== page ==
Innovations – Killing On Turn 2 With Mesmeric Orb

Patrick Chapin wanted to play a combo deck at the StarCityGames.com Invitational in Indianapolis, but he couldn’t find the Mesmeric Orbs to do it! Read how you can loop infinite Narcomoebas with Basalt Monolith in Legacy.

You know how you can tell there is a problem with the format? Conley Woods played Caw-Blade in Grand Prix Singapore…

When we last left our hero, he had just finished an only slightly uncomfortable ode to Caw-Blade and was about to get down to business at the
StarCityGames.com Invitational. The first of two SCG Invitationals this year, the format was split between Caw-Blade the format and Legacy. Discussion
on SDW, the crazy rogue brew we cooked up for Standard can be found here (SarcasmDeckWins).

Legacy was a different animal. The volume of education I received during Grand Prix Providence was astounding, even just in gains of tactical
understanding. I was satisfied with my choice from last week but suspected the format would probably overcompensate a little from the advent of
Stoneblade decks, especially considering that the mixed nature of the Invitational ensured that half the Legacy players would already have Caw-Blade
built. My test partners for this event, Gerry Thompson and Drew Levin, were pretty set on U/W Control (with no Mystics), but I wanted to play a
graveyard combo deck that didn’t lose to Mental Misstep.

Mental Misstep has been every bit as format-warping as its most vocal advocates predicted, and the wholesale slaughter of combo decks followed in its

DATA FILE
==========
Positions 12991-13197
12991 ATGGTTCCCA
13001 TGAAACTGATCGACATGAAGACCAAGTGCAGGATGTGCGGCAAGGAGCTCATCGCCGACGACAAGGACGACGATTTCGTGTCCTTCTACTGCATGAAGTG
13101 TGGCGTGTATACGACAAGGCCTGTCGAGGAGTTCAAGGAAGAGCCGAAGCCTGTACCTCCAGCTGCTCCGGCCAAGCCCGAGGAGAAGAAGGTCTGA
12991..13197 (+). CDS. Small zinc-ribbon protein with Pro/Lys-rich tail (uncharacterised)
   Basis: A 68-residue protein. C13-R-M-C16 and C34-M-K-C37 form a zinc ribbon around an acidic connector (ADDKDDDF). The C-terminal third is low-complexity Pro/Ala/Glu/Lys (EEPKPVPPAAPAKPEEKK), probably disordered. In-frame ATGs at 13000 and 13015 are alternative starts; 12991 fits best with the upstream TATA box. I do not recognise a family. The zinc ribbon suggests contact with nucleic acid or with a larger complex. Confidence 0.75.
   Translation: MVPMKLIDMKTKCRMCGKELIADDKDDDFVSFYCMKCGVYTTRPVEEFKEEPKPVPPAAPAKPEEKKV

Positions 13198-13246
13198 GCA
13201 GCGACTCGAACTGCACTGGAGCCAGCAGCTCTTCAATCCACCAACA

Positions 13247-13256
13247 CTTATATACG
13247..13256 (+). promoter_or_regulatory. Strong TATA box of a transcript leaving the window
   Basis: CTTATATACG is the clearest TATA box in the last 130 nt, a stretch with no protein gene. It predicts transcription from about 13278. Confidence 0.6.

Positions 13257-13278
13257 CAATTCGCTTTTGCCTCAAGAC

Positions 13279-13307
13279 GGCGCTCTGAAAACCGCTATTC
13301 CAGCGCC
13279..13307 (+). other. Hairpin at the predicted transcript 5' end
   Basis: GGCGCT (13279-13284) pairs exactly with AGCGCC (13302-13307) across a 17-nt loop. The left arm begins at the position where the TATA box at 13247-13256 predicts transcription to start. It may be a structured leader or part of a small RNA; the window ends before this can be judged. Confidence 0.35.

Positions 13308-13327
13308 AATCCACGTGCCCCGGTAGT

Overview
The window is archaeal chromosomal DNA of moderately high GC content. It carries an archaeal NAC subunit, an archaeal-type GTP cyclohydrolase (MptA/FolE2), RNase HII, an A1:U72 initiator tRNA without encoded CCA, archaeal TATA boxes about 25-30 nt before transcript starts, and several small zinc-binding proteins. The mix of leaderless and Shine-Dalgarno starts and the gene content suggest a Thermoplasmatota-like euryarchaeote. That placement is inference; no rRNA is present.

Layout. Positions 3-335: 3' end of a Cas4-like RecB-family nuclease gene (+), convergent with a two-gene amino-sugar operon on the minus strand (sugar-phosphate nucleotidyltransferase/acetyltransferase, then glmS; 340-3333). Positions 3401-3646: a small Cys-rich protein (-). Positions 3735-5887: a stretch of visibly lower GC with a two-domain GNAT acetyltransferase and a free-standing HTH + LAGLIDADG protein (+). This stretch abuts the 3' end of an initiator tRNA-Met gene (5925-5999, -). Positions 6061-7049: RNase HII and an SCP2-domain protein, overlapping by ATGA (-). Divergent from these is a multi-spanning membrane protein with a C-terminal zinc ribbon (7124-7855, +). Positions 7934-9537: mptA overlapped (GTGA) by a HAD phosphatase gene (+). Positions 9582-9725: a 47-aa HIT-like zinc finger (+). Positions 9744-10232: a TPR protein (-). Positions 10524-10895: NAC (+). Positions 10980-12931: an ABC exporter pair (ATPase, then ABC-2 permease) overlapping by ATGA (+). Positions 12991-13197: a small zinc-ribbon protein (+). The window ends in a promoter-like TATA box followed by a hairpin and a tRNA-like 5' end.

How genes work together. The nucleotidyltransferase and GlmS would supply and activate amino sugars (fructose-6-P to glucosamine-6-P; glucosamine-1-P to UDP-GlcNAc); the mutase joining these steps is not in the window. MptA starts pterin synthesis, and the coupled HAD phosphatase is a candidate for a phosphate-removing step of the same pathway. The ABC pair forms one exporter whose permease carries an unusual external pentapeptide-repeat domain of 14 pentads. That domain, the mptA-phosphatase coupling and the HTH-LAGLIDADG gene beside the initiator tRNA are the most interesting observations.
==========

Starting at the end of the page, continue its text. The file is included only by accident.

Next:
wake. In just a couple weeks, combo has gone from being over a third of the field to just a fraction of that. Most combo decks rely on spells that cost
one, and the surviving combo decks generally don’t die to a Mental Misstep (Hive Mind and Natural Order) or use Mental Misstep to great effect
(Painter’s Servant). Entomb, High Tide, Nettle Sentinel, Nomads en-Kor, Manabond, and Putrid Imp have all been hit hard. One of the consequences has
been a major drop-off in graveyard hate.

Combined Total of All Graveyard Hate in Top 8 of Providence and Top 8 of SCG Invitational

14 Relic of Progenitus
4 Tormod’s Crypt
4 Leyline of the Void
3 Ravenous Trap
1 Bojuka Bog

That is an average of 1.63 graveyard hate cards per player, which is not very much. Frankly, I don’t blame them. I didn’t play any graveyard hate in
Providence or Indianapolis, for the exact reasons listed above. When you have Force of Will and Mental Misstep, you already have a pretty good plan
against graveyard combo decks anyway, and if they are good players who know to draw first (so they can discard against your blue deck), you’re probably
not beating them even half the time anyway.

So why not play a graveyard combo deck? A good question, but what kind of graveyard combo deck?

1. Dredge
2. Reanimator
3. Breakfast

Dredge is still as miserable as ever when you want to leverage your own play skill to win matches. Mental Misstep hurts more than one would like to
admit, and honestly, Force of Will is actually pretty annoying too. Now that so many players have access to Batterskull, letting them set up a pretty